MENU

Thursday, Sept. 29 – BBQ or Plain Pork/Bun, French Fries, Cauliflower Blend Veggies, Mandarin Oranges, Cake

Friday, September 30 – Hot Beef Sandwich, Mashed Potatoes/Gravy, Coleslaw, Buttered Carrots, Pudding

Monday, October 3 – Juicy Burger/Bun, French Fries, Mixed Vegetables, Cottage Cheese, Peaches

Tuesday, October 4 – Roast Pork/Stuffing/Gravy, Sauerkraut, Green Beans, Slice Bread, Cake

Wednesday, October 5 – Chicken Strips, Mashed Potatoes/Gravy, Buttered Carrots, Hot Roll, Fruit Salad

Thursday, October 6 – Meatloaf, Macaroni Salad, Buttered Broccoli, Applesauce, Bread, Glazed Donut

ACTIVITIES

Thursday, Sept. 29 – Card Party at 5:00 p.m.

Thursday, October 6 – Card Party at 5:00 p.m.

Special 100-Year Homecoming Services This Weekend at First Christian Church

The Memphis First Christian Church will be hosting Homecoming Services to celebrate the completion of the current church building (located on corner of Jones and Main Streets) which was completed in 1916.  The celebration will take place this weekend –  September 30- October 1-2, 2016.

Phillip Gore and Tim Hawkins former ministers of the Memphis First Christian Church will be the speakers for the Sunday, October 2, morning worship service, and former Memphis resident Terry Rush will speak at the closing service on Sunday afternoon.  Following the morning service, there will be a luncheon served.

There will also be services on Friday, September 30, beginning at 7:00 with a “Linger Longer” fellowship time after the service.  On Saturday, October 1, there will be a barbecue at 5:00 with services beginning at 6:30.

Special music for the services will be provided by the Gateway Singers and Paul Burton and Mercy’s Bridge Band, a country gospel group.  The Planning Committee for the Church Homecoming Celebration will share historical information about First Christian Church as part of the three special services.

Members of the community are cordially invited to attend all of the services and meals for the celebration.

Mayor Reckenberg Proclaims Constitution Week, Sept. 17 – 23, 2016 in Memphis

Memphis Mayor William Reckenberg was joined by members of the Jauflione Chapter of the NSDAR to sign a proclamation declaring Constitution Week in Memphis.

Memphis Mayor William Reckenberg was joined by members of the Jauflione Chapter of the NSDAR to sign a proclamation declaring Constitution Week in Memphis.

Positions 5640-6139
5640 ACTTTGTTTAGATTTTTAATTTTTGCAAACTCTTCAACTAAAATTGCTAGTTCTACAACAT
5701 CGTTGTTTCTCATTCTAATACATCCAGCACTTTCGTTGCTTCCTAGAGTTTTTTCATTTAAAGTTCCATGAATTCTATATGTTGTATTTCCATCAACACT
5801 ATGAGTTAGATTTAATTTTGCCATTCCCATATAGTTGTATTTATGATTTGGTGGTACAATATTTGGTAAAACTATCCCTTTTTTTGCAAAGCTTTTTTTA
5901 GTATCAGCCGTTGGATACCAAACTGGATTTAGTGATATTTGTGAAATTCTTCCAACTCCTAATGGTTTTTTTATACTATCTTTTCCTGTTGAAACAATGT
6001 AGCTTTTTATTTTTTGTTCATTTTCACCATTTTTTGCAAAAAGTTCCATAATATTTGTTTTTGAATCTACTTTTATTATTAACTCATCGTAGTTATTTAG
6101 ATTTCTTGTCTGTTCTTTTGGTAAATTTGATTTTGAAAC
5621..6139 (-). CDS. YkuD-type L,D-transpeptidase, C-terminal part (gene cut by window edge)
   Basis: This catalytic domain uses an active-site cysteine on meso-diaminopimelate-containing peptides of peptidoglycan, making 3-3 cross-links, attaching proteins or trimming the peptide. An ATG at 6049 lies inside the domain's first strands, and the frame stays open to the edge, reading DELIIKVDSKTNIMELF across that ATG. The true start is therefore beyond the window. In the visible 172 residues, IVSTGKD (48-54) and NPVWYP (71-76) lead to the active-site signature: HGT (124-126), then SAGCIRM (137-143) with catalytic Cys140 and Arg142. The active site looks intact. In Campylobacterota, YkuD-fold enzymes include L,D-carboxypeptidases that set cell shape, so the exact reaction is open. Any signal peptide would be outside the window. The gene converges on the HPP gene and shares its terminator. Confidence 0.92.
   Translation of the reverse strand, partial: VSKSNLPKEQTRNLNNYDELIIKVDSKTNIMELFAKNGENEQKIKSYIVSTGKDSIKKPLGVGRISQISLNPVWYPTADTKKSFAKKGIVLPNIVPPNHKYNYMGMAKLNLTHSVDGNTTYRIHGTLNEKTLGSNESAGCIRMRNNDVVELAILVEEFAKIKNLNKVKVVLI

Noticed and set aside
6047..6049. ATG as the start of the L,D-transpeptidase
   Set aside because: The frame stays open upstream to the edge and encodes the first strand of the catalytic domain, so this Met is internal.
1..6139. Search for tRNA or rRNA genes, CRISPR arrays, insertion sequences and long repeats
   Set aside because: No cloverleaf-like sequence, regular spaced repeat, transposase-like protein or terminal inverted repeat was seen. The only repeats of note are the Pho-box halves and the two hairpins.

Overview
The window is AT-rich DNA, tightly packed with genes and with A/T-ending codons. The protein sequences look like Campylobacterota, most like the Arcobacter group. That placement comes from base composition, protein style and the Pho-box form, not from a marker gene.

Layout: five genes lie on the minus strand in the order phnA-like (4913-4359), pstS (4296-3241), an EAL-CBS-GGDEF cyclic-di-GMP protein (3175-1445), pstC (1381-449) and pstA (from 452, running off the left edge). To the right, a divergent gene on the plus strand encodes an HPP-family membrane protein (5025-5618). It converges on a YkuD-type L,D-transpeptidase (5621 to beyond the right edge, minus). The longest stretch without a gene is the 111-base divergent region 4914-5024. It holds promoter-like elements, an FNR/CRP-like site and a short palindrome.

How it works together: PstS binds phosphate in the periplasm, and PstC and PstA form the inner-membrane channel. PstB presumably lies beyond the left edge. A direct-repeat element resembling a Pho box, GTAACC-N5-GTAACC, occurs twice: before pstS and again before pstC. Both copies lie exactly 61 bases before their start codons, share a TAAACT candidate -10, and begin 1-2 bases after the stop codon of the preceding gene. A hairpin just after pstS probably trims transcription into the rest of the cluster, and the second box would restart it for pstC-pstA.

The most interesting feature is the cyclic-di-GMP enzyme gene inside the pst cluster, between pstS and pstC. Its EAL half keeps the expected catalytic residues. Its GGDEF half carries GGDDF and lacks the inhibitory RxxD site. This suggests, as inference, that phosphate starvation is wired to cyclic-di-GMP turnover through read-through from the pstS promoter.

On Friday, September 23, 2016, Mayor William Reckenberg signed and issued a proclamation announcing September 17 through 23, 2016 to be Constitution Week in Memphis, and asks our citizens to reaffirm the ideals the Framers of the Constitution had in 1787.

The Proclamation reads as follows:

Whereas, September 17, 2016 marks the two hundred and twenty-ninth anniversary of the drafting of the Constitution of the United States of America by the Constitutional Convention; and

Whereas, it is fitting and proper to officially recognize this magnificent document and the anniversary of its creation; and

Whereas, it is fitting and proper to officially recognize the patriotic celebrations which will commemorate the occasion; and

Whereas, public law 915 guarantees the issuing of a proclamation each year by the President of the United States of America designation September 17 through 23 as Constitution Week;

NOW THEREFORE, I, William Reckenberg, by virtue of the authority vested in me as Mayor of the City of Memphis in the County of Scotland do hereby proclaim September 17 through 23, 2016 as CONSTITUTION WEEK and ask our citizens to reaffirm the ideals the Framers of the Constitution had in 1787 by vigilantly protecting the freedoms guaranteed to us through this guardian of our liberties, remembering that lost rights may never be regained.

IN WITNESS WHEREOF, I have hereunto set my hand and caused the Seal of Memphis to be affixed this twenty-third day of September in the year of our Lord two thousand sixteen.

The United States Constitution stands as a testament to the tenacity of Americans throughout history to maintain their liberties and freedoms and to ensure those unalienable rights to every American.

In 1955 the Daughters of the American Revolution (DAR) petitioned the Federal Government to dedicate September 17-23 as Constitution Week.  Congress adopted the resolution and on August 2, 1956, President Dwight D. Eisenhower signed it into Public Law 915.  DAR Chapters have been observing Constitution Week various ways since then.  The local Chapter, Jauflione, places a display in a store window to remind the public of the Constitution and its significance to our way of life.  The city Mayor also issues a proclamation declaring Constitution Week.  This is an annual reminder of the inalienable rights the Constitution affords all Americans.

The aims of the celebration are to:  (1) Emphasize citizen’s responsibilities for protecting and defending the Constitution, (2) Inform people that the Constitution is the basis for American’s great heritage and the foundation for our way of life and (3) To encourage the study of the historical events which led to the framing of the Constitution in September 1787.

Written in 1787, the Constitution was signed September 17th.  But it wasn’t until 1788 that it was ratified by the necessary nine states.

The Constitution is a living document, being amended 27 times.  Of the written national constitutions, the U.S. Constitution is the oldest and shortest.

Jauflione Chapter, NSDAR helps keep alive the memory of the men and women who secured the Nation’s independence, whose bravery and sacrifice made possible the liberties Americans enjoy today.